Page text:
Liver Fibrosis Develops Early, Progresses Quickly After Hepatitis C Virus Seroconversion
By Will Boggs MD, December 14, 2014
Liver fibrosis develops early after hepatitis C virus (HCV) seroconversion and progresses quickly to cirrhosis in many patients, according to new findings.
"Within 10 years of HCV infection, about 18% have developed cirrhosis, and this is 3 times higher than controls," Dr. Adeel A. Butt from University of Pittsburgh School of Medicine in Pennsylvania told Reuters Health by email. "Most of this occurs within the first 5 years after infection."
Dr. Butt and colleagues used the Electronically Retrieved Cohort of HCV Infected Veterans (ERCHIVES) to identify 1,840 patients who seroconverted to HCV antibody and then to determine their rate of liver fibrosis progression, compared with 1,840 matched controls who remained HCV antibody-negative.
They plotted the FIB-4 score, which provides an estimation of the degree of liver fibrosis based on routinely obtained blood tests, over time. A FIB-4 score greater than 3.5 indicates cirrhosis.
FIB-4 score progression started early after seroconversion, was most pronounced within the first five years, and continued over a period of 11 years. Progression was consistently higher among HCV-positive patients than among HCV-negative patients, the researchers report in JAMA Internal Medicine, online December 8.
In the HCV-positive group, 18.4% of patients went on to develop cirrhosis, compared with only 6.1% in the HCV-negative group, and the HCV-positive patients had a significantly shorter time to development of liver cirrhosis.
By five years, more than 15% of HCV-positive patients had a diagnosis of cirrhosis, compared with less than 5% of HCV-negative controls.
Only 3.1% of patients in the HCV-positive group developed hepatic decompensation (compared with 1.4% of HCV-negative patients), but their time to first hepatic decompensation was significantly shorter than it was for HCV-negative patients. More than half of the hepatic decompensation events occurred within the first two years of diagnosis of cirrhosis.
Factors associated with a higher risk of cirrhosis among HCV-positive patients included increasing age, white race, hypertension, history of alcohol abuse or dependence, and anemia. Diabetes, hypertension, and anemia were associated with a higher risk of developing hepatic decompensation.
"Future studies should look at a risk prediction model to determine which characteristics most accurately predict future cirrhosis in a given individual," Dr. Butt said. "Contrary to popular thought, a significant proportion of hepatic decompensation occurs without prior diagnosis of cirrhosis. Hence careful follow-up and evaluation for hepatic decompensation should be carried out in all HCV-infected persons regardless of duration of infection and prior diagnosis of cirrhosis."
"If newer treatments demonstrate slowing or reversal of fibrosis progression and delaying development of cirrhosis, our data would suggest treating early in the course of infection," the authors conclude. "On the other hand, if the cirrhosis has already set in, treatment may be helpful in preventing hepatic decompensation in only a small number of those with cirrhosis, since the number who go on to develop this complication is small."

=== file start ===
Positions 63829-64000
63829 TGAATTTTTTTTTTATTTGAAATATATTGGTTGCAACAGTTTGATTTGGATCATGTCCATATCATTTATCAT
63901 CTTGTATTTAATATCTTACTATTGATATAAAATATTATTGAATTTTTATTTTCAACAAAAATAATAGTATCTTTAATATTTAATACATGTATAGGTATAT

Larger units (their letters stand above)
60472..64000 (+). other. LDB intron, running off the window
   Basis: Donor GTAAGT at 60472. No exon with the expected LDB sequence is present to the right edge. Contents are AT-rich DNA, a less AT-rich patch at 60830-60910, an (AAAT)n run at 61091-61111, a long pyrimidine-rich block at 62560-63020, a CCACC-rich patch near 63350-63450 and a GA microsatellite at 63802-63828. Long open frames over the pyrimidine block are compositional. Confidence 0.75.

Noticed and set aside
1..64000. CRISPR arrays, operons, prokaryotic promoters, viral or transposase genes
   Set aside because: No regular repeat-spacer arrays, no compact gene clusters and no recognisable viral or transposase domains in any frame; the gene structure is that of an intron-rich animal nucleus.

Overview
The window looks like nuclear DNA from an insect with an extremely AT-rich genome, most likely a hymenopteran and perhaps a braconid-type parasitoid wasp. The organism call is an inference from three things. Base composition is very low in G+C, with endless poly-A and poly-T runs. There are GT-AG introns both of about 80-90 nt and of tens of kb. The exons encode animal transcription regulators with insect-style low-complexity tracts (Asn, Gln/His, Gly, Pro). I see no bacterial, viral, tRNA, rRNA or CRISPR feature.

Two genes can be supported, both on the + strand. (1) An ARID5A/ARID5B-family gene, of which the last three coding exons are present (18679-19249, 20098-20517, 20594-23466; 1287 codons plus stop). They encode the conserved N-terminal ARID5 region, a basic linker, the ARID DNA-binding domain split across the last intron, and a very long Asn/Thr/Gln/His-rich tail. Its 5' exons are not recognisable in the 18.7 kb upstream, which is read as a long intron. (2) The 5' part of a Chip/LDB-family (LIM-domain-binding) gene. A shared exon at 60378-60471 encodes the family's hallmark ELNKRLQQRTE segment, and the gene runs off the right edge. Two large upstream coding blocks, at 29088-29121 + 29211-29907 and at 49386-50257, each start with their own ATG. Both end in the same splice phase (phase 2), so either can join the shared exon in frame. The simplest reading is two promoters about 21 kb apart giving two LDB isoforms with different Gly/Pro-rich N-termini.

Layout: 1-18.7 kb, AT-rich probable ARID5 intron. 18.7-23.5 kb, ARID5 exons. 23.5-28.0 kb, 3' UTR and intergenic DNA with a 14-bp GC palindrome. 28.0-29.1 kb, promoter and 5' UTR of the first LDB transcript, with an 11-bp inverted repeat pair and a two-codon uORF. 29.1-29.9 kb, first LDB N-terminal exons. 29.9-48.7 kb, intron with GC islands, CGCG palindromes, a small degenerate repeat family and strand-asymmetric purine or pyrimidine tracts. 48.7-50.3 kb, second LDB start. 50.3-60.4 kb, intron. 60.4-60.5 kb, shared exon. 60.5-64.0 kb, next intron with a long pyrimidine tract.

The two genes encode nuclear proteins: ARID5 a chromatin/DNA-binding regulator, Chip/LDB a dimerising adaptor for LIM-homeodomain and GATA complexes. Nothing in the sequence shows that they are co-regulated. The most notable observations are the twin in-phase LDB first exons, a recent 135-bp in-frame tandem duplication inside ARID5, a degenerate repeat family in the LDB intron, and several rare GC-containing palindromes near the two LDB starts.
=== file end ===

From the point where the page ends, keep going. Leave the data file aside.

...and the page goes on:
Dr. Marc G. Ghany from the National Institute of Diabetes and Digestive and Kidney Diseases in Bethesda, Maryland, addressed the ongoing debate of whom to treat for chronic HCV in a related editorial.
"All patients with chronic HCV infection should be considered candidates for therapy, and mild liver disease is not a reason to deny a patient therapy who otherwise qualifies for treatment," he told Reuters Health by email.
But treatment is expensive, with costs ranging from $66,000 for 12 weeks of treatment with simeprevir to $84,000 for 12 weeks of treatment with sofosbuvir.
"The hope is that with the approval of other regimens, competition will drive down costs," Dr. Ghany said. "It remains to be seen how much cheaper the drugs will become, but it is unlikely in the near future that costs will decrease to the point where we will be able to treat everyone who is infected with hepatitis C virus."
"We still have to identify the large number of people who are unaware of their diagnosis and get them into care, including counseling on measures to prevent transmission, disease progression, and treatment," he concluded.
"This kind of study should remind physicians about the importance of non-viral, modifiable factors of accelerated liver fibrosis progression," Dr. Francesco Negro from Geneva University Hospital in Switzerland, who has published extensively on HCV infection, told Reuters Health. "One may think that treating HCV with antivirals may be the end of the story, thus forgetting about the formidable impact of alcohol drinking, cannabis smoking, and the metabolic syndrome. The VA population is particularly vulnerable in this respect."
"That their progression seemed to slow down once the diagnosis of cirrhosis was made suggests (although other explanations may be possible) that these persons became aware of the severity of their liver disease and tried to adopt a healthier lifestyle," said Dr. Negro, who was not involved in the research. "If this is true, our job should be to avoid reaching the cirrhotic stage, a stage when the risk of developing liver cancer may be hard to eliminate completely."
"We still have a lot of things to learn regarding the pathophysiology of hepatitis C," he said.